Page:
bunpro i think you can try out for free for a month or so to see what it’s like. it’s also possible to link your wanikani data so you only get furigana for vocabs you haven’t unlocked here yet but yeah, the most fun for me personally came when i began approaching level 20 or so on wanikani, cause i didn’t have to look up too many vocabs in the bunpro sentences anymore.

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so I can use the token from wk in bunpro?

way better now, I thought I would be lost with sentences with kanji and vocab I didn’t learn yet.


here is my default prompt (no furigana, because i already unlocked 人形 in wanikani)
Screenshot 2021-04-10 185006

if not, it would automatically show the furigana (which you can toggle by clicking the word) + you can toggle if you want to have the whole translation shown
Screenshot 2021-04-10 185020

and the answer is こういう - a ko-so-a-do type of small word.

noob question, what is to be written before ningyou?

Because I would translate that as “I want a doll” lmao

That’s where I see I still lack some details to translate better. The “the like this” I always thought It was only “noyouna”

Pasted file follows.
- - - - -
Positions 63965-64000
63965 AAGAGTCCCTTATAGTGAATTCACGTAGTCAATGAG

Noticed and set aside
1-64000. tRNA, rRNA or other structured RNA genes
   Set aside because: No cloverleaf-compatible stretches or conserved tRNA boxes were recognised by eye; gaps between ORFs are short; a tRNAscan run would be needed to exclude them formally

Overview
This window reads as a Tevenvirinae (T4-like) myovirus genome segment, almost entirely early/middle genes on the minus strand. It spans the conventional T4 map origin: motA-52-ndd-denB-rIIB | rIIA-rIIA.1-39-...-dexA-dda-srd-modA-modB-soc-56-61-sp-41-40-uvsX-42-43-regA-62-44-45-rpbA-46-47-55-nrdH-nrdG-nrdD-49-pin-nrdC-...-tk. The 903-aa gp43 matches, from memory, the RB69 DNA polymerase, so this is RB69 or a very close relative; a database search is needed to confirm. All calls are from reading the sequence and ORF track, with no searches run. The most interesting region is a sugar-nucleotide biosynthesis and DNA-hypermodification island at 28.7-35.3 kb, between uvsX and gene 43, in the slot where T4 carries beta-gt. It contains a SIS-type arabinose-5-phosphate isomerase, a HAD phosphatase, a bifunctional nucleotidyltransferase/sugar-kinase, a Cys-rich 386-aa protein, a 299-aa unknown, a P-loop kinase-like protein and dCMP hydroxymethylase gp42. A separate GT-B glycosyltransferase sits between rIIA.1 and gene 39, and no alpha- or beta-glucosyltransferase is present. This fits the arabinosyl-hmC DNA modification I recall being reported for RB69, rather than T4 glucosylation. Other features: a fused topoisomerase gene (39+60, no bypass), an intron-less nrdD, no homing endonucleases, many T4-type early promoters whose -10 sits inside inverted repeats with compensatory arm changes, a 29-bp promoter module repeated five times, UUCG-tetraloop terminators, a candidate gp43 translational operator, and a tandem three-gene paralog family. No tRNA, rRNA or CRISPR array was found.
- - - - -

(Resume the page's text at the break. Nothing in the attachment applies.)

that becomes clear by using bunpro for a bit (getting used to how it works) plus doing the lessons of course. although the actual content on the site is pretty limited, so they link to external sources for more in-depth learning.

のような・のように is actually another bunpro item but that i haven’t learned yet. there’s quite often more than one grammatical way to express something i guess :grinning_face_with_smiling_eyes: or it has different nuances in meaning or use cases, which is also a common thing.

Screenshot 2021-04-10 190057

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There are different forms and they depend on what’s before and after the clause. のような would be an adjectivial form between two nouns:
学生のような人 (a person resembling a student)

のように focuses on the likeness in behavior, for instance:
山のように見える (looks like/appears to be a mountain)

But you can also have のよう when the preceding word is a noun and simply よう when the preceding word is a verb.


This is the context sentence for 随時:

If new information comes in, contact me at any time.

致す is kenjougo, right? So doesn’t this mean: I will contact you at any time. instead? And to apply it to the other person, it should be ご連絡ください。?


I take it they never emailed the WK team after it was suggested to do so.


It does :slight_smile: thank you for the reply !

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Okay, I sent the email just now. Thanks!